Testimonial Tuesday: San Francisco's Bayview Hunters Point

From Ruth:

I just wanted to thank you for the Hunter's Point/Bayview book.


I gave it to my husband for his birthday.


He was in the 1966 graduating class of All Hollows and his sister was in the 1949 kindergarten class.


Both of their class pictures were in the book.


He spent an hour talking to her on the phone about people & pictures in the book & I just bought another book to send to her.


Ruth W. S.





From Sarah: 

Hello.
 

We are 4-year residents of the Bayview and have really enjoyed perusing the photos and captions of San Francisco's Bayview Hunters Point by Tricia O'Brien. I'm writing because I was hoping to pass on to Tricia how much we appreciate her efforts in pulling together this wonderful collection of photos and stories.
 

My husband and I are always drawn to the history of the places we live. What was it like before? What did it used to look like? Who lived in our house before us? What about before them? Perhaps it's a product of our East Coast upbringing, where histories of places seem more entrenched and memorialized. Or perhaps it's just part of the process of getting older, that you begin to see yourself as a part of much larger whole, a much larger story.
 

We live in between two very long-time residents of the neighborhood, and at every opportunity we glean additional bits of neighborhood history from them. Her book has helped to fill-in additional details that we've been curious about. It was so exciting to review the photos and stories that Tricia collected.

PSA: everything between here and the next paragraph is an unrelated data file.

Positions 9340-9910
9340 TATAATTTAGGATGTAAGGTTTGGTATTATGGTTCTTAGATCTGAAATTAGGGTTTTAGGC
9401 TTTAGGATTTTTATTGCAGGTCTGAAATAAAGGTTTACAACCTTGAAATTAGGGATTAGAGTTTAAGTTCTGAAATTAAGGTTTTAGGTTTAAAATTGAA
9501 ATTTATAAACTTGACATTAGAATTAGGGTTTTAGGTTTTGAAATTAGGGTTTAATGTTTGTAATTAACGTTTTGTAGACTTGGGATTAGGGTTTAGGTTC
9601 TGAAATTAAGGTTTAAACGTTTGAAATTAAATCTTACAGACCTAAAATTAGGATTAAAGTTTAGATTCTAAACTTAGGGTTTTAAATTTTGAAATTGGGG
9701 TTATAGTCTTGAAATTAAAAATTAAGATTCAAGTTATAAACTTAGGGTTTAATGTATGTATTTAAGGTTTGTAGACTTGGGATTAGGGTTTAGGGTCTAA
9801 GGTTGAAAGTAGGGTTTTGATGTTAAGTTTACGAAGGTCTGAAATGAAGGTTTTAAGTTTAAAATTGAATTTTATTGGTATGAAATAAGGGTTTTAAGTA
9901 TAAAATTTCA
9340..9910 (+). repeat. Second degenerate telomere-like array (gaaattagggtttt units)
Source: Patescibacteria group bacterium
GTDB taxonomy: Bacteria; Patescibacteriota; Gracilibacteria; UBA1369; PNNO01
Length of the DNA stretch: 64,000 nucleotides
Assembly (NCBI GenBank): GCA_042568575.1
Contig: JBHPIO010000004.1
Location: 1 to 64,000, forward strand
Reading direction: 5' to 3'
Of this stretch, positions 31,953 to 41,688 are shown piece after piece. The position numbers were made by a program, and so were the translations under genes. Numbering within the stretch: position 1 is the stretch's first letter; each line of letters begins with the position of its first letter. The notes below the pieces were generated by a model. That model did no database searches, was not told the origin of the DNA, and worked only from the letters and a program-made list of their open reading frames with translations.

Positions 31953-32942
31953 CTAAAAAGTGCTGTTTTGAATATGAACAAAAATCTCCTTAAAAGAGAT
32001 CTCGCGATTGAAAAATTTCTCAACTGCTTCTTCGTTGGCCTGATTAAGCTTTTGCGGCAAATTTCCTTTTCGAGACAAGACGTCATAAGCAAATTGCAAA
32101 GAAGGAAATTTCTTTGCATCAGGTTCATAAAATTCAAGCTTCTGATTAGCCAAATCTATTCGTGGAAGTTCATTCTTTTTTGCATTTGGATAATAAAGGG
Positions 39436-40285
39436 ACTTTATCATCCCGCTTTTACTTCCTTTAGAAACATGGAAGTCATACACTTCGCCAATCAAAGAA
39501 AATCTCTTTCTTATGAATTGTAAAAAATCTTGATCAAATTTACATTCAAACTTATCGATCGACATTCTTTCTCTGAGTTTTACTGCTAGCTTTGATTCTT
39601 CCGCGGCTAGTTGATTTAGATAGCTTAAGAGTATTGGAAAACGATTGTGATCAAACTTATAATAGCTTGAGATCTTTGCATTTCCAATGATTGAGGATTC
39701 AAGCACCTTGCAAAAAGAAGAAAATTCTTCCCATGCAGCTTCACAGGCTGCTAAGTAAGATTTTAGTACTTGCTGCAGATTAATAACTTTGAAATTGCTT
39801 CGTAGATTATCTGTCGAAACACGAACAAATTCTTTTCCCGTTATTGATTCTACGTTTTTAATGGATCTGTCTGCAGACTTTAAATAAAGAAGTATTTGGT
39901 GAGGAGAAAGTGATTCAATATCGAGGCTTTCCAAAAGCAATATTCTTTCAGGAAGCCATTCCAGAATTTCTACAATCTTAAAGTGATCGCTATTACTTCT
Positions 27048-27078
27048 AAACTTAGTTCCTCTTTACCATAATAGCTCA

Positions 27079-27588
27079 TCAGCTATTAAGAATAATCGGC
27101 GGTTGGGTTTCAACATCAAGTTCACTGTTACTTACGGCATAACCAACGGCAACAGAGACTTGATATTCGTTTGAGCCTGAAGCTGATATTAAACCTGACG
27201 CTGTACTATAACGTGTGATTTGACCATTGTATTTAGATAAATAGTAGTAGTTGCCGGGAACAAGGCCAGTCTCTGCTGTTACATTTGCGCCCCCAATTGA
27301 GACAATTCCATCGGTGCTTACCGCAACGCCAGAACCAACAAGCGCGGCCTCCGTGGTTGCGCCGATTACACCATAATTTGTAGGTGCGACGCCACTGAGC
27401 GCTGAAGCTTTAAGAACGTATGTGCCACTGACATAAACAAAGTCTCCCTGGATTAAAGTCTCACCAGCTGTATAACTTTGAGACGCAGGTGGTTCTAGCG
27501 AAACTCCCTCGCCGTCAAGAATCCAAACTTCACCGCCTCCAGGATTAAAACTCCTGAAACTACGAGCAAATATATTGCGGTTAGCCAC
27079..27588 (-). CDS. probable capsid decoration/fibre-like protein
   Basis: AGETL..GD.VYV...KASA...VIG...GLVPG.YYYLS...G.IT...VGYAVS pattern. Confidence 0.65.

I just came inside from showing the book to our very sharp 89-year old neighbor. He's lived in his current apartment since the mid-60s and he worked at the Shipyard from 1951-1974 ("I was there on the day it closed" he always says.). Prior to his current home, he lived on Shafter for a number of years, and before that he apparently lived above Mazzei Hardware for a period of time. I showed him some of the old photos of Third Steet. His face lit up as we talked about the Dutch Mill Creamery, where he "used to each lunch for a dollar and a quarter." And he says he saw many a movie at the Bayview Theater for "half a dollar." There were even some early photos that surprised him!
 

In the present day of pop-up neighborhoods and soulless subdivisions, we feel lucky to have this history around us. We are truly stewards in a much longer story. Though often disparaged in the media, this neighborhood has a rich history, and a bright future. It's very exciting to finally have a collection that reveals that history more clearly.
 
Sincerely,
 
Sarah S.




Posted: 7/25/2017 12:00:00 AM| with 0 comments


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